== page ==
Fibroblast Growth Factor 23, 1st Edition, by Elsevier
Fibroblast Growth Factor 23 describes how FGF23 was initially identified as a bone-derived factor targeting the kidney. As such, sections in this comprehensive book cover exciting research that shows that different FGF23 effects require distinct signaling receptors and mediators that differ among target tissues, cover FGF23 initially identified as a bone-derived factor targeting the kidney, look at FGF23 as a regulator of phosphate metabolism and beyond, and cover research on novel concepts of FGF receptor signaling. Additional sections cover biochemistry, pharmacology, and nephrology, making this book an ideal reference source on FGF23.
Chapter accepted by Editors: Dr. Faul gave it a “green light” and moved the process to the printing and formating.
Dr. C. Faul from the University of Alabama is one of the “fashion setters” toward a better understanding of FGFs in Nephro and Cardiovascular Systems.
This project was an incredible opportunity for personal and professional growth. I was very fortunate to work on one chapter for this book, where Dr. Razzaque smoothly guided us through the process and Editors’ communication.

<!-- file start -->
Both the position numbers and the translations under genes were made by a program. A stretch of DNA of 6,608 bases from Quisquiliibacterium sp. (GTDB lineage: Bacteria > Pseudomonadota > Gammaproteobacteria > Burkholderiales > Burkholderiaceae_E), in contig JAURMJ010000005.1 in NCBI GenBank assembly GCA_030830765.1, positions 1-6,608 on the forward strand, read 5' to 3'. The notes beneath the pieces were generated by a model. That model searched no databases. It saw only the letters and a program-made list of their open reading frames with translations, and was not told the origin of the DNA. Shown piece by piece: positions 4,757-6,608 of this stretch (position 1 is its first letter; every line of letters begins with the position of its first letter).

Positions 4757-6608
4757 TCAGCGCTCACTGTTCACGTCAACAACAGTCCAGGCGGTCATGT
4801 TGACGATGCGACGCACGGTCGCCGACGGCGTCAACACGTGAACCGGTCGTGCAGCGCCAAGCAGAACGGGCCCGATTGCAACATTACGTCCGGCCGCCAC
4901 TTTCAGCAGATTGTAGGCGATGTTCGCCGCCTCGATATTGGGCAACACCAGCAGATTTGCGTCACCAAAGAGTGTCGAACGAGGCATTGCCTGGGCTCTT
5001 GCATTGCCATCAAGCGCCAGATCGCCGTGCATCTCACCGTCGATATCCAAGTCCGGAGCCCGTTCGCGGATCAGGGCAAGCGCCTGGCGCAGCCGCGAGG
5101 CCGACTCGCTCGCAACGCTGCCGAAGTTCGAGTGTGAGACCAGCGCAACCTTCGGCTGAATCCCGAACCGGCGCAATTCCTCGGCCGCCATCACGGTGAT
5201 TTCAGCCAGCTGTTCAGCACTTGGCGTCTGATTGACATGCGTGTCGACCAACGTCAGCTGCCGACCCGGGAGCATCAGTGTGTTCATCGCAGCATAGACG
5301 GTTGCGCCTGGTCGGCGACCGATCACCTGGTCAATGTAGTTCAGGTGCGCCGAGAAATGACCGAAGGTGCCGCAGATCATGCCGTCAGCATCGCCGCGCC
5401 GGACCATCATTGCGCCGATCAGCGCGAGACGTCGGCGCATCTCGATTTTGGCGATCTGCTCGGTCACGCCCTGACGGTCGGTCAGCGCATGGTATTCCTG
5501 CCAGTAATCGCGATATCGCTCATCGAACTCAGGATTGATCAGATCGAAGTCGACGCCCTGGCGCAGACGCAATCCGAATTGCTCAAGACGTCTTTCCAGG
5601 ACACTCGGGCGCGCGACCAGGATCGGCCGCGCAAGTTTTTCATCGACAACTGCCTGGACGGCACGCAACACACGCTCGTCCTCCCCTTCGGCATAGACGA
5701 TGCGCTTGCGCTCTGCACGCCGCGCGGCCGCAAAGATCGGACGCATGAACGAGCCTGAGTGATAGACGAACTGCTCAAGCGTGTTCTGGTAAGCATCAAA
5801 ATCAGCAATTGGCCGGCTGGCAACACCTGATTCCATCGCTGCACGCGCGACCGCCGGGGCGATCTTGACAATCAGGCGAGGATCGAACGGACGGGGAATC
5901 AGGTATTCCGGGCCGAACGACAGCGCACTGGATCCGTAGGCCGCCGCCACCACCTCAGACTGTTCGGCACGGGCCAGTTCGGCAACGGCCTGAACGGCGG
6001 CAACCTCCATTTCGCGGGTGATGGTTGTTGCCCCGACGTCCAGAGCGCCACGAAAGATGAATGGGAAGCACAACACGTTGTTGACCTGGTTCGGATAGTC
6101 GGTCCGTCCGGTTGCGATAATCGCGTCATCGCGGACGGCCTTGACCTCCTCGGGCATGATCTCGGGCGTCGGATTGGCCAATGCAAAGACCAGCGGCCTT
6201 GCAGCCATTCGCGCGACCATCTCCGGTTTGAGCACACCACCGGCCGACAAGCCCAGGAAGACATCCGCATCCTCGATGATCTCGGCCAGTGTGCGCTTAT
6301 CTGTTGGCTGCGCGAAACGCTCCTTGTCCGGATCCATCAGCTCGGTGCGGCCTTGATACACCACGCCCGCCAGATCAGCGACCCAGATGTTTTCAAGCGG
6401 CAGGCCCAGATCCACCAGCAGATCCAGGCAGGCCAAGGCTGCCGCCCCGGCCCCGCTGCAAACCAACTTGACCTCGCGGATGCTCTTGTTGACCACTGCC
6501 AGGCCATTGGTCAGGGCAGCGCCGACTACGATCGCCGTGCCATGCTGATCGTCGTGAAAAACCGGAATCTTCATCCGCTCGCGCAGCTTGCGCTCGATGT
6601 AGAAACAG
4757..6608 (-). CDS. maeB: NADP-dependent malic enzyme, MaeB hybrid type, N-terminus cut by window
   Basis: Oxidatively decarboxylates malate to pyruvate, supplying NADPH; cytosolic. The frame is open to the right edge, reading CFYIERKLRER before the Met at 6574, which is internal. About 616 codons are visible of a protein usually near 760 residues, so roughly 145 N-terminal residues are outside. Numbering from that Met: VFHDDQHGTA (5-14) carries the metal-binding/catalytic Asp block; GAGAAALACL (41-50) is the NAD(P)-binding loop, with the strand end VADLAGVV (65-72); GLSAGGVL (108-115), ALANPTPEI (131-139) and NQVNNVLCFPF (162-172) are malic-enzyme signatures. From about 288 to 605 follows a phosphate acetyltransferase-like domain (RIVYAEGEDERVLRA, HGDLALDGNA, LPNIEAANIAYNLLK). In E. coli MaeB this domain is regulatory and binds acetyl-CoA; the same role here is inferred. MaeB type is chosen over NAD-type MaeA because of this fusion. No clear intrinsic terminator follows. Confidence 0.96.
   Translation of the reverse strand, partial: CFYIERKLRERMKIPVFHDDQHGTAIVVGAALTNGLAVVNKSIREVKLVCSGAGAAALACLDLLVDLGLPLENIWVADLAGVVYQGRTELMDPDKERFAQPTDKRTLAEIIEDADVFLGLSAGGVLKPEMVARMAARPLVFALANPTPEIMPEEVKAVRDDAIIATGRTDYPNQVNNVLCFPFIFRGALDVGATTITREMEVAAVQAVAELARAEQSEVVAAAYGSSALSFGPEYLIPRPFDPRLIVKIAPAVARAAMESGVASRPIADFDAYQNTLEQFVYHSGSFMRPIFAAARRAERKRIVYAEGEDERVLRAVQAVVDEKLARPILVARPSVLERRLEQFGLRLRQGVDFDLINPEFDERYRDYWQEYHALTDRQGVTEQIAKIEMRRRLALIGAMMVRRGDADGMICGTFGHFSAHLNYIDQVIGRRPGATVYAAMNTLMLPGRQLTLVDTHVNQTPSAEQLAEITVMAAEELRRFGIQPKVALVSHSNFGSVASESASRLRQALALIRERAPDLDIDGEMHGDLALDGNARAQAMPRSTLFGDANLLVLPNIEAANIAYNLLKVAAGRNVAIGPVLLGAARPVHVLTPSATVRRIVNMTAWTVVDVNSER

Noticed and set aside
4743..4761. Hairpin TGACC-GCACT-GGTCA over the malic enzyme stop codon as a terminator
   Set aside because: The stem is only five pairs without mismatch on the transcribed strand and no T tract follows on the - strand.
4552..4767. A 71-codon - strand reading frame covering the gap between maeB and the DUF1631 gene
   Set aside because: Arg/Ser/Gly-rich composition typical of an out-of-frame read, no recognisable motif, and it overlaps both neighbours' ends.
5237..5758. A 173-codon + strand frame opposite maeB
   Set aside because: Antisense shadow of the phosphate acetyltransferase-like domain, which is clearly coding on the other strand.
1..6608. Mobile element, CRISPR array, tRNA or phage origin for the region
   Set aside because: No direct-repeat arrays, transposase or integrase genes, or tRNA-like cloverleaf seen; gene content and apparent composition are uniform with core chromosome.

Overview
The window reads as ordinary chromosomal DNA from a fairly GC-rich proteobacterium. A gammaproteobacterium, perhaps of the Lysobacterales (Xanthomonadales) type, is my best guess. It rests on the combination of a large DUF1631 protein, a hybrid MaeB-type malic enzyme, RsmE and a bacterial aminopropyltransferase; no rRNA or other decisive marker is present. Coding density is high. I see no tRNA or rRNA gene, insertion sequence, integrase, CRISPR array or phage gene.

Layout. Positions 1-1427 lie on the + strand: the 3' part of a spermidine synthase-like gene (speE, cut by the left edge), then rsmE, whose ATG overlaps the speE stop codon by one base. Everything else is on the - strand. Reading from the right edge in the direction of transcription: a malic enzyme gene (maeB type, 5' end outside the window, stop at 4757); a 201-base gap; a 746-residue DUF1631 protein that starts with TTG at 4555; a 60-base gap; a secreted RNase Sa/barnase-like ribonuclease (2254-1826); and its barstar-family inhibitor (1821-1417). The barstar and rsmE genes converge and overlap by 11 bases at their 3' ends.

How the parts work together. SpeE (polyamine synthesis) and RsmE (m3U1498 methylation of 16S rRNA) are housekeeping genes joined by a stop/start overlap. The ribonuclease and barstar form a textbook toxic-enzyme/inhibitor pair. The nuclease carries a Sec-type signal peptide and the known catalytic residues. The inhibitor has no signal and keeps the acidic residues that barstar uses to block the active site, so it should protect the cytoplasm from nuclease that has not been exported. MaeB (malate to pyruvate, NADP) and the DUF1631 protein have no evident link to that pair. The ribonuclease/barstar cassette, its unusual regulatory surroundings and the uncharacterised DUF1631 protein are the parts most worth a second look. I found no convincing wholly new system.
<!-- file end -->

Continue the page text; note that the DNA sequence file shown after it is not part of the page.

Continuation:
This Book is currently on Pre-Order 🙂
- Provides a comprehensive collection of chapters on the diversity of FGF23’s actions
- Highlights truly translational topics, from molecular signaling to physiology and mechanism of disease, discussing cell culture and animal models to study FGF23
- Describes FGF23’s potential in the clinical setting as a biomarker or even drug target
- Presents leaders in the field who cover a wide spectrum of research backgrounds and expertise, including clinical and basic scientists who specialize in diseases, endocrinology, genetics, protein biochemistry, cell biology, and physiology
Biomedical researchers and research clinicians in the field researching FGF23; basic scientists in physiology, biochemistry, and genetics, clinicians such as nephrologists, bone, and mineral researchers and endocrinologists
Table of Contents
1. The discovery of FGF23 – a historic view: genetic disorders of hypo- and hyperphosphatemia
Michael J. Econs
2. FGF23 – an established master regulator of phosphate metabolism
3. FGF23 – more than a phosphaturic hormone
Reinhold G. Erben
4. The regulation of FGF23 production in bone and outside of bone
5. Klotho-dependent actions of FGF23 – targets, signal transduction and cellular effects
6. Klotho-independent actions of FGF23 – targets, signal transduction and cellular effects
7. The experimental detection of FGF23 responsiveness and effects
8. FGF23 and bone disease
Katherine Wesseling Perry
9. FGF23 and kidney disease
10. FGF23 and heart and vascular disease
11. FGF23 and inflammation, anemia, and iron
Mark R. Hanudel
12. FGF23 and infectious diseases
13. FGF23 and lung disease
14. FGF23 and neuro-cognitive disorders
15. FGF23 measurements in humans and its place as a clinical biomarker
Edward R. Smith